“And then Jack chopped down what was the world’s last beanstalk, adding murder and ecological terrorism to the theft, enticement, and trespass charges already mentioned, and all the giant’s children didn’t have a daddy anymore. But he got away with it and lived happily ever after, without so much as a guilty twinge about what he had done…which proves that you can be excused for just about anything if you are a hero, because no one asks inconvenient questions.”
― Terry Pratchett, Hogfather
I have conflicting emotions about fairy stories. I remember as a child adoring the beautiful dresses of Cinderella, astounded at the black and blue of the Princess and the pea; but haunted by Struwwelpeter and the scissor man who snipped off the thumbs of children who sucked their fingers…..
Fairy tales are a strange invention. Having little real world basis; almost nonsensical. What seems broadly to define them is the oral tradition through which they have been created, modified and passed down. Many anonymously. To some they are an honest art form as they make no bones about their fictitiousness. In recent years fairy tales have been re-cast as powerful metaphors that have helped society through the ages make sense of the world. Perhaps we should re-habituate them as an offshoot of fables or religious texts where imbued gravitas motivates to live our lives with a distinct sense of right, wrong and camaraderie.
However stop a minute. Looking deeply into the ‘Disneyfication’ of these tales, paradoxically even as we reach a happy ever after (usually), murder, mis-treatment, death and poverty are glossed over on the journey. This might not be surprising as the origins of many of these tales are dark and gruesome. Time and cultural adoption has watered down and partially sanitised these tales for todays consumption. Why have societies felt the need to do this? I’m not sure. Could it be that our sense of the value of what a tale has to teach us has had to evolve with the morality of the day?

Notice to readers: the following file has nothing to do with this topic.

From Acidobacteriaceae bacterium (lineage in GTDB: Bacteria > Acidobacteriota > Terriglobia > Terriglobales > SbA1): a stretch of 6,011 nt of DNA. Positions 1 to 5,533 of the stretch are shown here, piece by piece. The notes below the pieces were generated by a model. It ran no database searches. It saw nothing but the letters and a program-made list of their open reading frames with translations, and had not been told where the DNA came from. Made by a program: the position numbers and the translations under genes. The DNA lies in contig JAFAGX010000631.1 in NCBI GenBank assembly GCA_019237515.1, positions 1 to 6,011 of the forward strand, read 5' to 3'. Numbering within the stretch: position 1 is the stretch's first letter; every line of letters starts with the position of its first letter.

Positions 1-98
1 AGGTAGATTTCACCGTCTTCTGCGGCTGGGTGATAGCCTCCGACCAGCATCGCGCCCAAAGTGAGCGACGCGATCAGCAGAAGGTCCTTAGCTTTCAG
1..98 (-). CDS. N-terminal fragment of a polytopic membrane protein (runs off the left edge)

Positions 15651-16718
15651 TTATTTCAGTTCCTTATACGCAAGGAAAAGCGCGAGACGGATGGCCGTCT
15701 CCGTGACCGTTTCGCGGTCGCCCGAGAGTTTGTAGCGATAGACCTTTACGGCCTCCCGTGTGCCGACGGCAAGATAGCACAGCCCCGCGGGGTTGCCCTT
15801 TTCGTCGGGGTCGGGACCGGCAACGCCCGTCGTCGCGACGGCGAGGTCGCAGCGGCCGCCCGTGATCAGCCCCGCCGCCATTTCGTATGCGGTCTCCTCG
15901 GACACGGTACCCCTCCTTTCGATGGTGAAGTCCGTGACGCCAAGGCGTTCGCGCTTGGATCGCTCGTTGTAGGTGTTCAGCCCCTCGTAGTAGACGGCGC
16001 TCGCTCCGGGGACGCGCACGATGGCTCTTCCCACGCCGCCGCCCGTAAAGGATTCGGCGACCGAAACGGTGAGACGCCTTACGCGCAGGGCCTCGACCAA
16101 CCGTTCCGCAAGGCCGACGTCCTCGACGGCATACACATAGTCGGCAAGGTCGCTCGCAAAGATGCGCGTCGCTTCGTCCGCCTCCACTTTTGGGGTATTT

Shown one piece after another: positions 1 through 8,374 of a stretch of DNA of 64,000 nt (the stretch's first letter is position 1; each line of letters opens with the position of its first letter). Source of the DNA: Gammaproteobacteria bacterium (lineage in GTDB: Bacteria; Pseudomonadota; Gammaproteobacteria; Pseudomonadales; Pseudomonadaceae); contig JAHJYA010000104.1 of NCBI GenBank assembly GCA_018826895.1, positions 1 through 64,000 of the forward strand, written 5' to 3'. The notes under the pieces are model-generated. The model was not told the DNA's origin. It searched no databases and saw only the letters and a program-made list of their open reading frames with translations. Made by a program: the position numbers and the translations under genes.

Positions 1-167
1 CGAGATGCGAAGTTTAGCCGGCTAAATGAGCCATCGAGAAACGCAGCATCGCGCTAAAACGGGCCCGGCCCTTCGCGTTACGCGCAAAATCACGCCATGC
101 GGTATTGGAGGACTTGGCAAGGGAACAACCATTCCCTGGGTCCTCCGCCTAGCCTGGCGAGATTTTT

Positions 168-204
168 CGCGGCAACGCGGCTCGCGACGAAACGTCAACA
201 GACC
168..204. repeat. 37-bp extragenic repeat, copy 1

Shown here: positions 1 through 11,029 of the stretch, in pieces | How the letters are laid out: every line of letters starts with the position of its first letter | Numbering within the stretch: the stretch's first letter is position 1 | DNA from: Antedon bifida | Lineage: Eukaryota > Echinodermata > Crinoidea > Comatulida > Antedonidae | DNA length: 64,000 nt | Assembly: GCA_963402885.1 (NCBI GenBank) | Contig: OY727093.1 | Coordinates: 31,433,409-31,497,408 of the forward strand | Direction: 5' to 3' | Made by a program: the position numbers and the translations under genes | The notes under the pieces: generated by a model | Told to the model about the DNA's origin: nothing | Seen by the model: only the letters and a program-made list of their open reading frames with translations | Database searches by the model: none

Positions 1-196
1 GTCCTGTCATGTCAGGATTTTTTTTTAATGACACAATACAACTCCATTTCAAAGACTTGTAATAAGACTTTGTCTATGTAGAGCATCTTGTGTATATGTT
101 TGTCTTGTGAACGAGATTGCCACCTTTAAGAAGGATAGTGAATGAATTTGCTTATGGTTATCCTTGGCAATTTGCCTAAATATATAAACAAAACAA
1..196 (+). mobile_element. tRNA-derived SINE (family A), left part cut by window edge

Much of the knowledge we have of fairy tales has been carried through time by word of mouth rather than pen and paper. The Brothers Grimm looked to save such stories from extinction by writing them down — for adults. These Grimm tales included Rapunzel and Snow White. As an aside, Hans Christian Anderson wrote original tales — The little match girl, The princess and the pea and The little mermaid amongst others. (He was to put it mildly, a tad strange; keeping a diary of when he used to masturbate).
Let’s go through the original and supplemental versions of a few tales so you can appreciate the shock and gore too….Thank you to abebooks.com for being a remarkable source of information.
Although modern day Cinderella was based on a Chinese story, when the tale first appeared in the West, Cinderella snaps her step mothers neck on the orders of her governess. Her governess then marries her father and turns Cinderella into a servant. In some versions Cinderella marries her prince fairly as is popularly known but what is less familiar is the Brothers Grimm version in which her sisters mutilate their feet in an attempt to fit into the slipper (that was not glass). The prince is alerted to this subterfuge by the eyes of the sisters being pecked out by birds, leaving them to live out their existence as blind beggars.